Anyone have an opinion on which type of bit to use for drilling plastic? My experience is with the jobber style but maybe the other style has advantages?

Dusty Burman 

Robert Bell
 

Have not used these people yet, but worth a look...

Rob Bell 
Waynesville, NC

Mark Lewis
 

Good prices, but many items have no stock. 🤔 

Mark Lewis 
narrow gauge modeling in N.C.

Dusty
 

Robert,

Thanks for suggesting Unique Master Models. John Vojtech is an excellent modeler and great to do business with. I an using one of his scribes (SCR02) to clear the remnants of the door protector strap on the Railline box I'm working on. It's perfect for clearing the scribed siding groves. This car is a great big salvage job. Prior owner started car by drilling huge, crooked, misaligned grab iron holes. I'm trying to square up, fill up and improve the grab iron mounting holes.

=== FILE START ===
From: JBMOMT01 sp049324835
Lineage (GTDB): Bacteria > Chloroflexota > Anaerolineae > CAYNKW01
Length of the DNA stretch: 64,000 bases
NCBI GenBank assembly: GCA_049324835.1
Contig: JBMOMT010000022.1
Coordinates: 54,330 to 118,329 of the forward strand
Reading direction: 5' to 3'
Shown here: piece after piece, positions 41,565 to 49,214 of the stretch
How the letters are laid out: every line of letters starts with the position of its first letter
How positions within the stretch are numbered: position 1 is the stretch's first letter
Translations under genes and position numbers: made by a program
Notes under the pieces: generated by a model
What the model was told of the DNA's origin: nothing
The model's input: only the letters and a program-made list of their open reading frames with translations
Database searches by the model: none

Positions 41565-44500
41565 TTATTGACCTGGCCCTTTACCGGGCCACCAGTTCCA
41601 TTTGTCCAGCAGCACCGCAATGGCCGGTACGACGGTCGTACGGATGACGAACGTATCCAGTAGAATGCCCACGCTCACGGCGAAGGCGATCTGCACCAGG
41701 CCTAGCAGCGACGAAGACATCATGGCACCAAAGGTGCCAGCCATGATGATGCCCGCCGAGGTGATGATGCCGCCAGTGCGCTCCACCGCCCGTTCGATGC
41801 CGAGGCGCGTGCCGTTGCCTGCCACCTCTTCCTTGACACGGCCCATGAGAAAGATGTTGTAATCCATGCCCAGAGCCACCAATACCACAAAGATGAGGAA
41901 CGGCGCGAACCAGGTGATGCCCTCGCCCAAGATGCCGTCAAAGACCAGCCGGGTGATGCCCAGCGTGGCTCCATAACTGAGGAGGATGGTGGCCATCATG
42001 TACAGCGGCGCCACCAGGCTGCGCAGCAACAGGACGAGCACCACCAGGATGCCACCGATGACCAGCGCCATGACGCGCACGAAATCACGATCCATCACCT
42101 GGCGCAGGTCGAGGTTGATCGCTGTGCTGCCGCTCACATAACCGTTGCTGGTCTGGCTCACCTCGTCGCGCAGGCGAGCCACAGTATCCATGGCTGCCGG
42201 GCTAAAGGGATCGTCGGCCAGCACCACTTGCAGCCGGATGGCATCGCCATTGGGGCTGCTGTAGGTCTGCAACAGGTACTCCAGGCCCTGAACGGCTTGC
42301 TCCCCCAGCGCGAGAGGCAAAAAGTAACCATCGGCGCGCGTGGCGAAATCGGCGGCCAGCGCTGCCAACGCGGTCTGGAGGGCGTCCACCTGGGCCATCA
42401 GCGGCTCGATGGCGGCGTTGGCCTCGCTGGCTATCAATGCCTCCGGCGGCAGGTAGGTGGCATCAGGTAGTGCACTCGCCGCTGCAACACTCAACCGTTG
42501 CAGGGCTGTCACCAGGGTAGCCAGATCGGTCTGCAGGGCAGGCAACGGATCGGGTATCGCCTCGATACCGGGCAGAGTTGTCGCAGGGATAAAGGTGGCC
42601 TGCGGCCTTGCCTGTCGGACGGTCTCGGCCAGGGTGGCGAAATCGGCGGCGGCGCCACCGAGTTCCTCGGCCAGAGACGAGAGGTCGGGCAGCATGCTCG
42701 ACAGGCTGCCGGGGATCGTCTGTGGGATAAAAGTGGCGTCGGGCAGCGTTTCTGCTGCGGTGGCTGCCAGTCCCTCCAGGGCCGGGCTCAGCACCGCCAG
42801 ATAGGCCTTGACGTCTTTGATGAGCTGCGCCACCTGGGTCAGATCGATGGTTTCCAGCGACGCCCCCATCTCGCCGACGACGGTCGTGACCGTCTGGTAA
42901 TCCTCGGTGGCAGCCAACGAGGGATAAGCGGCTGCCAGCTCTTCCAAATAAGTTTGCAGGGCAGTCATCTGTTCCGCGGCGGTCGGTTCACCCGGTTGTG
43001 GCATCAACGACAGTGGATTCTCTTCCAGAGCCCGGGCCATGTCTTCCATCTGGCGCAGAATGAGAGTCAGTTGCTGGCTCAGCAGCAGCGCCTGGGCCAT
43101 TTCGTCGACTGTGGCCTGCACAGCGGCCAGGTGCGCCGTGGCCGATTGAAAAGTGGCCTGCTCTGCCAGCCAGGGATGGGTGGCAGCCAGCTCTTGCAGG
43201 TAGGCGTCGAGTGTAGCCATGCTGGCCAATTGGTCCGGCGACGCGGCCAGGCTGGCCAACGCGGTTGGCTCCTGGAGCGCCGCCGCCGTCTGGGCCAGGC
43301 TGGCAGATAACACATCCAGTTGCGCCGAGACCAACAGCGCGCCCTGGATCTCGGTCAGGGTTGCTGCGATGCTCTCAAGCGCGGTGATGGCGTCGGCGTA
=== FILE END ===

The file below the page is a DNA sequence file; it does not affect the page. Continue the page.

The other tool from UMM I love is the JLC saw. Excellent for styrene. Makes Xacto and Jeweler's saws results look like chain saw cuts. Great for post assembly cuts.

Pulled the trigger on #83 and #86 jobber bits from Drill America (via Homely Despot). We will see.......

Dusty Burman

Climax@...
 

I see all these issue with properly locating grab irons and wonder.  Back in the mid 1960's I made a jig out of a piece of cardstock and a small section of wood.  I used a drafting pencil to locate the horizontal locations and vertical locations where the lines crossed.  All I did was drill holes in it and I have been using it for the last 50 years.  I have never had any one question grab iron locations.  All I do it slap the jig up agains the end of the car, slide it up tight to the roof line or trip board, hold it and start drilling.  When I'm done I insert grab irons and its done.  I turn the jig over and use the same techniques at the other end for the single grab iron.  Simple and effective.